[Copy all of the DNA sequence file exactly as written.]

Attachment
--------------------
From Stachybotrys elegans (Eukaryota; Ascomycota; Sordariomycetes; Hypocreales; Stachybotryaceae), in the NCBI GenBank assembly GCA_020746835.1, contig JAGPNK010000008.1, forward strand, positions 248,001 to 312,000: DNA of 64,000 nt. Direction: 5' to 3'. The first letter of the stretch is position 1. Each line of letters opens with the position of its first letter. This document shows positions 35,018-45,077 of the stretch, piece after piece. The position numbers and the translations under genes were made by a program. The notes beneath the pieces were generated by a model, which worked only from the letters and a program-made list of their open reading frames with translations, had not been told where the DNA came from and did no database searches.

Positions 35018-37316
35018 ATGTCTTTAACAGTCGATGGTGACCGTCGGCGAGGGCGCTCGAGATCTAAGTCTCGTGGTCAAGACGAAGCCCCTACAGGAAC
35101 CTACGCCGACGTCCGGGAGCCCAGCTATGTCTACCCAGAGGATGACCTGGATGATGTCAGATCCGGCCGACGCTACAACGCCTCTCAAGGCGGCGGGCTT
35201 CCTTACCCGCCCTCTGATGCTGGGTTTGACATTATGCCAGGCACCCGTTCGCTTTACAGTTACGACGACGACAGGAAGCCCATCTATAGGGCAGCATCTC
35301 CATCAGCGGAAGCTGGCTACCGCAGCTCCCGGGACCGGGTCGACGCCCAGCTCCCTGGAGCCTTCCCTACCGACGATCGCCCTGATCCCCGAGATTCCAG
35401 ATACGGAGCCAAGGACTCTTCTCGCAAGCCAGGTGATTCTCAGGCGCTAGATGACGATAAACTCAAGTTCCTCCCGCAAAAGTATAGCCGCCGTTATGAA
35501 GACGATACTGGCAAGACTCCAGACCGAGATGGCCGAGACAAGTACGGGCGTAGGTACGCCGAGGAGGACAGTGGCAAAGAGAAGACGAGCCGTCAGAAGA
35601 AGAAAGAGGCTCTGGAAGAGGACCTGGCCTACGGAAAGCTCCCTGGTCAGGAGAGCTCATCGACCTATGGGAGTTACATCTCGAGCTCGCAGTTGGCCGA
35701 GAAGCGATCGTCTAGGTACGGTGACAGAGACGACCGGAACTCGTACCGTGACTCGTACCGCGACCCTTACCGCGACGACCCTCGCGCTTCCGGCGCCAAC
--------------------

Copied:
From Stachybotrys elegans (Eukaryota; Ascomycota; Sordariomycetes; Hypocreales; Stachybotryaceae), in the NCBI GenBank assembly GCA_020746835.1, contig JAGPNK010000008.1, forward strand, positions 248,001 to 312,000: DNA of 64,000 nt. Direction: 5' to 3'. The first letter of the stretch is position 1. Each line of letters opens with the position of its first letter. This document shows positions 35,018-45,077 of the stretch, piece after piece. The position numbers and the translations under genes were made by a program. The notes beneath the pieces were generated by a model, which worked only from the letters and a program-made list of their open reading frames with translations, had not been told where the DNA came from and did no database searches.

Positions 35018-37316
35018 ATGTCTTTAACAGTCGATGGTGACCGTCGGCGAGGGCGCTCGAGATCTAAGTCTCGTGGTCAAGACGAAGCCCCTACAGGAAC
35101 CTACGCCGACGTCCGGGAGCCCAGCTATGTCTACCCAGAGGATGACCTGGATGATGTCAGATCCGGCCGACGCTACAACGCCTCTCAAGGCGGCGGGCTT
35201 CCTTACCCGCCCTCTGATGCTGGGTTTGACATTATGCCAGGCACCCGTTCGCTTTACAGTTACGACGACGACAGGAAGCCCATCTATAGGGCAGCATCTC
35301 CATCAGCGGAAGCTGGCTACCGCAGCTCCCGGGACCGGGTCGACGCCCAGCTCCCTGGAGCCTTCCCTACCGACGATCGCCCTGATCCCCGAGATTCCAG
35401 ATACGGAGCCAAGGACTCTTCTCGCAAGCCAGGTGATTCTCAGGCGCTAGATGACGATAAACTCAAGTTCCTCCCGCAAAAGTATAGCCGCCGTTATGAA
35501 GACGATACTGGCAAGACTCCAGACCGAGATGGCCGAGACAAGTACGGGCGTAGGTACGCCGAGGAGGACAGTGGCAAAGAGAAGACGAGCCGTCAGAAGA
35601 AGAAAGAGGCTCTGGAAGAGGACCTGGCCTACGGAAAGCTCCCTGGTCAGGAGAGCTCATCGACCTATGGGAGTTACATCTCGAGCTCGCAGTTGGCCGA
35701 GAAGCGATCGTCTAGGTACGGTGACAGAGACGACCGGAACTCGTACCGTGACTCGTACCGCGACCCTTACCGCGACGACCCTCGCGCTTCCGGCGCCAAC